The most pronounced effect on an ecosystem from acid rain can be seen in various fresh water environments. Aquatic ecosystems in lakes, rivers, streams and various wetland areas can be devastated by this type of pollution. This is primarily due to the dependency that fresh water animals have on water having a pH level within a specific range. Although there can be wide variation in these levels, they have a tendency to fall between 6 and 8 when life is abundant.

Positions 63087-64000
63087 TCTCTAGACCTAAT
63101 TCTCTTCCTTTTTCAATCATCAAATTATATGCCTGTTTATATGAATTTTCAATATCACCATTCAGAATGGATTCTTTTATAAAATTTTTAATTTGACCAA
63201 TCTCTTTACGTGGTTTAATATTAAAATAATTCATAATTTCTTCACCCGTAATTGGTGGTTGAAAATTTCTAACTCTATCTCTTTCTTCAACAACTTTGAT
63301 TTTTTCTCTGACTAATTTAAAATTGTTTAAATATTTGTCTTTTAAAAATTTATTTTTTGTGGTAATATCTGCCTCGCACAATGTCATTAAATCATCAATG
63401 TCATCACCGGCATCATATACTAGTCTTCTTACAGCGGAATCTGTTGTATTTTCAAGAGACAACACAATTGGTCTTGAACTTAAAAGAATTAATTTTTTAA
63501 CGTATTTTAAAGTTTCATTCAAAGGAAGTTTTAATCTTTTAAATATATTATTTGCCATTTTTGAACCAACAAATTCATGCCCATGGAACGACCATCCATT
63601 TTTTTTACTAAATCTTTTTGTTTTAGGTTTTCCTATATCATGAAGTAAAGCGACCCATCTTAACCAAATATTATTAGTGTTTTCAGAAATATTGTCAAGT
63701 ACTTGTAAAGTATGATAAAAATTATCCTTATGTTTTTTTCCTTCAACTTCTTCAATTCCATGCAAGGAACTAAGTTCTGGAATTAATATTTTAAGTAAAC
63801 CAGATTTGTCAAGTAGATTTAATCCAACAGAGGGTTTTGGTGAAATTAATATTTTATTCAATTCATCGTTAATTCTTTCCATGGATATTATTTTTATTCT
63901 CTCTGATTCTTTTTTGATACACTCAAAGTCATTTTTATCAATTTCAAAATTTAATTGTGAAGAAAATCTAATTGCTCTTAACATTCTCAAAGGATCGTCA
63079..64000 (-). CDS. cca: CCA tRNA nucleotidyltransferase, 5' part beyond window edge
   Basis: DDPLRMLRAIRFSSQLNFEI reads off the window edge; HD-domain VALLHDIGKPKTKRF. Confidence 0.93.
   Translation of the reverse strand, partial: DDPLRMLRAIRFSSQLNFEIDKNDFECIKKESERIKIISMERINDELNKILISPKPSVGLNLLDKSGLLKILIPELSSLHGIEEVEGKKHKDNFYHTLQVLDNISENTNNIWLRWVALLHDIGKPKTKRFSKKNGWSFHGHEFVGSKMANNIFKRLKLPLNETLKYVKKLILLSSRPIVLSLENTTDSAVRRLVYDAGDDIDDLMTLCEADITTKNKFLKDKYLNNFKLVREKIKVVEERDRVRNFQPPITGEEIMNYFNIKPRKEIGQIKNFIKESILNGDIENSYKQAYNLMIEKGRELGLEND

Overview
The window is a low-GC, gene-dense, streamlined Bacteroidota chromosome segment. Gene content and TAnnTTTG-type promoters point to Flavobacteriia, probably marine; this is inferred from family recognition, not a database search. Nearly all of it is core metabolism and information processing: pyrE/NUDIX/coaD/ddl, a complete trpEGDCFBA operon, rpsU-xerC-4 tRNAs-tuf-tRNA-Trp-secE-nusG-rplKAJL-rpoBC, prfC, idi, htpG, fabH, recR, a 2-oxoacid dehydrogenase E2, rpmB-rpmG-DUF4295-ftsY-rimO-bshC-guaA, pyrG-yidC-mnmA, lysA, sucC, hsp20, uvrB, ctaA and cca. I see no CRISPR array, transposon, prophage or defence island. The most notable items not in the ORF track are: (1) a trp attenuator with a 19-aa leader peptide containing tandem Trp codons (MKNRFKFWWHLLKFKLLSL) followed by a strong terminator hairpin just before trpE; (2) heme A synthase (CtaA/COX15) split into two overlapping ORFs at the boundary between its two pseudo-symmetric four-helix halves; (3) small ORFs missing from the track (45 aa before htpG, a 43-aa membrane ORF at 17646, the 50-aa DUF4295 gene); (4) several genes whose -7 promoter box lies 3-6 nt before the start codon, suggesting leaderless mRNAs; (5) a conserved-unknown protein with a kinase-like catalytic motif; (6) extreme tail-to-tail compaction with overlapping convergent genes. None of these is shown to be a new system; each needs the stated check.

When acid rain hits the water, it will increase the pH levels, but it is the surrounding soil that creates the bigger problem.You can find a quick rundown here Most soil will absorbed some of the excess acid, but in most cases, the acid rain is overwhelming and the run off from the soil will contain high levels of aluminum that results in the destruction of life in the environment. Although there is a range of life that is hurt by low pH levels, it is the fish that die the quickest. Trout and bass both have low tolerance for lower pH levels, but frogs have a higher tolerance. Animals such as snails are more sensitive than fish. However, because animals and plants are all connected together in a web of life, the loss of one species can lead the destruction of the entire ecosystems.